Some board members have reduced the maximum number of municipal licensed pleasure craft to six for the 2022 season and have not renewed the license for the Exit.
On October 6, the vote was 4-0 with President Bob Falciani absent from the meeting.
Daysail licenses give boats the use of a dock off the city pier for boarding passengers, a parking space at the public pier, and use of the pier by employees booking cruises. The license also allows the operation of a second boat, which does not use the city’s sailing float.
While daily sailing licenses last for 3 years, a city ordinance requires annual renewal.
General Manager Audra Caler recommended in a note not to renew the license for the Exit, because it “hasn’t worked or has worked incredibly infrequently” over the past three summers. The traditional open lobster boat is owned by Ray Williamson of Maine Windjammer Cruises.
Caler explained that daysail’s owner licenses have a “use it or lose it” requirement.
The Council also had the option of not occupying seventh place with another daysailer. Caler described a congested inland port with increased recreational use, and said it would be appropriate for Council to decide not to fill the slot for this permit with another vessel.
Board member Sophie Romana asked how much revenue would be lost by not laying off another boat.
Harbor master Steve Pixley said he thought it was $ 3,500.
Board member Matt Siegel asked if the owner plans to run the business next season.
Pixley said he warned Williamson that day.
Support for the suspension of Exitlicense, and not filling the slot with a seventh boat came from board member Marc Ratner. When the council decided to clear a seventh daysailer several years ago, it opposed it, he said. “We are almost cannibalizing the people who are already there by putting too many boats on board,” he said.
In 2020, the city understood when several dayailers and windjammers were not operating or were operating at reduced capacity due to the pandemic, Caler said.
Williamson has had a hiatus, although he didn’t lead the Sally in 2019, she said. “We have been very clear with him this summer 2021, if he expected to keep this license agreement, he had to execute it regularly.”
Parking at the public pier was another issue discussed during the approval of the 3-year term for daily sailing licenses in 2020. At the time, nothing was decided, according to Caler.
“Considering all of the work that we are currently doing on the parking lot, it is very appropriate to revisit this at this time,” she said.
She asked the board of directors to consider whether the parking granted to one type of business operating outside the tier is equal and fair to that granted to other downtown businesses. Public parking at the landing stages is almost as used as the spaces along Main Street, she said. The day-sail license can be changed every year, she said.
Ratner asked Pixley if a parking space at the landing stage is essential for day sailing businesses. Pixley said it wasn’t because there was always space available for loading and unloading.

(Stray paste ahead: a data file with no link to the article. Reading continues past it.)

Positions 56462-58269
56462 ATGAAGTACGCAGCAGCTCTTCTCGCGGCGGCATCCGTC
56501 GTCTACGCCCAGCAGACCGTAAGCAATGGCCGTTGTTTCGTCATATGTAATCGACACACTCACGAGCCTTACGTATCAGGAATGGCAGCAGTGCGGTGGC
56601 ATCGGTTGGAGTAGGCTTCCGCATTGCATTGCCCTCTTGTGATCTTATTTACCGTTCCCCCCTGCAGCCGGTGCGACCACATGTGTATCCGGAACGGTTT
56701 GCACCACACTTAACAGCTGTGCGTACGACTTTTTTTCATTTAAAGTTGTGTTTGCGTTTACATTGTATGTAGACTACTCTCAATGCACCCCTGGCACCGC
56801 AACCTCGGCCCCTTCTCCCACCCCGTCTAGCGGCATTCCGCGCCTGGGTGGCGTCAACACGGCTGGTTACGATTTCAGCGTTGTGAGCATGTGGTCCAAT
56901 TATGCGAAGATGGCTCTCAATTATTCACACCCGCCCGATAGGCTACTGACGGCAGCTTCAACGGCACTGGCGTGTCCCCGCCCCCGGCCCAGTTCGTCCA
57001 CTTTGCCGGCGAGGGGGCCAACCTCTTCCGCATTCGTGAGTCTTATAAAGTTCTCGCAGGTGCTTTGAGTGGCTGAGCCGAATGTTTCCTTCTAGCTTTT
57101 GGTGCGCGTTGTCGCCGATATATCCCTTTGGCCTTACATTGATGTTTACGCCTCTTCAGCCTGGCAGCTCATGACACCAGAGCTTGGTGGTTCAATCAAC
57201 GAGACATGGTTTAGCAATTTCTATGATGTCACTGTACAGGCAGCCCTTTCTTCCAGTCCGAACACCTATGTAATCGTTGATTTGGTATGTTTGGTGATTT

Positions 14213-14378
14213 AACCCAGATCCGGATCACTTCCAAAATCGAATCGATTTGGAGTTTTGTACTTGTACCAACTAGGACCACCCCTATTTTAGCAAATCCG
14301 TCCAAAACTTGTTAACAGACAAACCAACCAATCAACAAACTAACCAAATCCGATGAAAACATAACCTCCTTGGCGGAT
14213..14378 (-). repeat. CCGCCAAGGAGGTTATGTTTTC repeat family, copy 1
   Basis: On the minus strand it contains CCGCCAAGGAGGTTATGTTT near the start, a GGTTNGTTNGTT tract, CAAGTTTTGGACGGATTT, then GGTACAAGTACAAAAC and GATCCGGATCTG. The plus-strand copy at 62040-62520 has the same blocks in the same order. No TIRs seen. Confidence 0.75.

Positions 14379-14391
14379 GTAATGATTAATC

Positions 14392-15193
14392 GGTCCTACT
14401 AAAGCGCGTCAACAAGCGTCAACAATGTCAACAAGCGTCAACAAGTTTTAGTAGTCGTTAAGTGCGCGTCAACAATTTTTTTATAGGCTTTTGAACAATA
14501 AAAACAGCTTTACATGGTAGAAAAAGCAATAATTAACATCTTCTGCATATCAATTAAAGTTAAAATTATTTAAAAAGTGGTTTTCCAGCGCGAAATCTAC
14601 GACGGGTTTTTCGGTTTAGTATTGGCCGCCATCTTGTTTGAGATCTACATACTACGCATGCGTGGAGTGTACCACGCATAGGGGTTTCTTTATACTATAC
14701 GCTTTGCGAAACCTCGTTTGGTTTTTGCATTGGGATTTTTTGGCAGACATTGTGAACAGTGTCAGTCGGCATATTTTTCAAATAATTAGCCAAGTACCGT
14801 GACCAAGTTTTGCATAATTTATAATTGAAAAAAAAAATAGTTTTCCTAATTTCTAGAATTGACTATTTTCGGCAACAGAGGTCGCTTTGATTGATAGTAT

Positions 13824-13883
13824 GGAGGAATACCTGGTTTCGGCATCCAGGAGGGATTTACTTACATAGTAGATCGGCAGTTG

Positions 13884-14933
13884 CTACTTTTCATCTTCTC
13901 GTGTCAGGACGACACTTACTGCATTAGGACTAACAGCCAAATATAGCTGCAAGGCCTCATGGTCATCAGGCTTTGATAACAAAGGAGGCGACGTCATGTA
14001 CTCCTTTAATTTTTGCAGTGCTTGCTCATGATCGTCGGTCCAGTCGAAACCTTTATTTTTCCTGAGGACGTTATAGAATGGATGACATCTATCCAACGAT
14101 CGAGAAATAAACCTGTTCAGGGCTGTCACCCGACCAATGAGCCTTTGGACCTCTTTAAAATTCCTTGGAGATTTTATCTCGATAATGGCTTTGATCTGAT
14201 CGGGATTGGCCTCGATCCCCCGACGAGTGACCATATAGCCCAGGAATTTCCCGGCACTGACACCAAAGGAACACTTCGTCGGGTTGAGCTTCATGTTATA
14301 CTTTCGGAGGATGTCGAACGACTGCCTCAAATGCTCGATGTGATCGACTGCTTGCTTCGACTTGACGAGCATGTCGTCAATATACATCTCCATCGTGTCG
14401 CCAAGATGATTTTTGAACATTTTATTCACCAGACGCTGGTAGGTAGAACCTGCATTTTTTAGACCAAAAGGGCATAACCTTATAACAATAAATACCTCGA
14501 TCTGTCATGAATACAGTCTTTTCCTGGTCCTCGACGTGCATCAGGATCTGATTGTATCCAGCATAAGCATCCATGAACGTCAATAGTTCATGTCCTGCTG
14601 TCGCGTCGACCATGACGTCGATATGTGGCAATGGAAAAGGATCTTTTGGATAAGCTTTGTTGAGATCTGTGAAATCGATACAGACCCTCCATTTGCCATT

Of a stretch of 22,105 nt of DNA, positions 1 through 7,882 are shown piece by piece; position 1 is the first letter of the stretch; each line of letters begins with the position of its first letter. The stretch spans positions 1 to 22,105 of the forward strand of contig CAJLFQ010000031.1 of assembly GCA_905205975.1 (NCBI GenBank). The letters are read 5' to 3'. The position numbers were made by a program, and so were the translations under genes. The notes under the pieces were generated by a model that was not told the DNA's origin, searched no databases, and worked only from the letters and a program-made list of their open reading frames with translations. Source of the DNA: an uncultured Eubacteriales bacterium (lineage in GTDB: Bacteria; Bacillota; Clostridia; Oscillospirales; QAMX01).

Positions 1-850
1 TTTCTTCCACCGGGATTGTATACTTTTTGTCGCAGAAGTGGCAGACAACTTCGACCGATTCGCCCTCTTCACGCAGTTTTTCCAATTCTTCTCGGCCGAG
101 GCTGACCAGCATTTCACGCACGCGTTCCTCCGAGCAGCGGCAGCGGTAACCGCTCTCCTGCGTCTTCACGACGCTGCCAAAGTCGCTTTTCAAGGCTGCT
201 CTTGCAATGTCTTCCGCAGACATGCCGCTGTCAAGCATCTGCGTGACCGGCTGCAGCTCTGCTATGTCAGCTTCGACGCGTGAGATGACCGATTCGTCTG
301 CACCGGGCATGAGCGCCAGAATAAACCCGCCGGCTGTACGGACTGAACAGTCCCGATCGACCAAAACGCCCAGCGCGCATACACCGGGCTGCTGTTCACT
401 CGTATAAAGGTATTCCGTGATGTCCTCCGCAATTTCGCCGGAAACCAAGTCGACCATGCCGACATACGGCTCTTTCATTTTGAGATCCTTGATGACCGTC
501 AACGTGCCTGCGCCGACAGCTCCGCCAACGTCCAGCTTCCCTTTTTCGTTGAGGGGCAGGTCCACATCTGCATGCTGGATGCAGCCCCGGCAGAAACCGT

Romana is a member of an advisory group for an ongoing study on downtown parking. She said parking on the landing was being discussed by the group.
Members debated whether to remove the parking spaces from the sailing license. McKellar recommended that the port committee consider any recommendations.
McKellar and Caler said incorporating the issue into the parking study would have no effect unless there is a political will to remove parking for sail owners.
Ratner suggested to drop the discussion and resume it when Falciani was present. Romana suggested that the parking spaces be removed. Council voted on the two suggestions, 2-2, and both were not adopted. Ratner and Siegal voted for filing and against removing spaces, and McKellar and Romana against filing and for removing spaces.
Board members also voted unanimously not to renew a long-standing lease agreement with the First Church of Christ, Scientist on Central Street. The lease allows the city to use most of the land for public parking, except during services, in exchange for snow removal from the land in winter. The council decided not to renew the lease due to a change to Central Street one-way several years ago, which means it is not accessible from Main Street.
The Snow Bowl food concession will be managed by a new company, Snow Dogs, this upcoming ski season. Snow Bowl manager Beth Ward reported that the Bagel Cafe decided this spring not to operate the dealership. Snow Dogs was the only offer received for food service, she said.
The menu features a hot breakfast and sandwiches, five hot dog and fries options, nine varieties of hot sandwiches on a hot dog bun including Buffalo Tender and Ban Mi’ish, burgers and wraps. Vegetarian options and take out options are available.
Owner Jason Doppelt’s foodservice career began rolling burritos at Taco Bell and led to working for many award-winning James Beard chefs, including Primo’s Melissa Kelly. He has extensive experience, from making pizza at Lincolnville General Store to sausage at Main Street Market and was a chef at Ada’s Kitchen.
The Camden Area Business Group’s plans to bring Christmas events back to the seaside were also discussed.
The board decided not to take action to close Pearl Street on Halloween and instead encourage local tricks, walking around neighborhoods where families live. The Snow Bowl will also host a Halloween event with chair rides, free for costumed riders.
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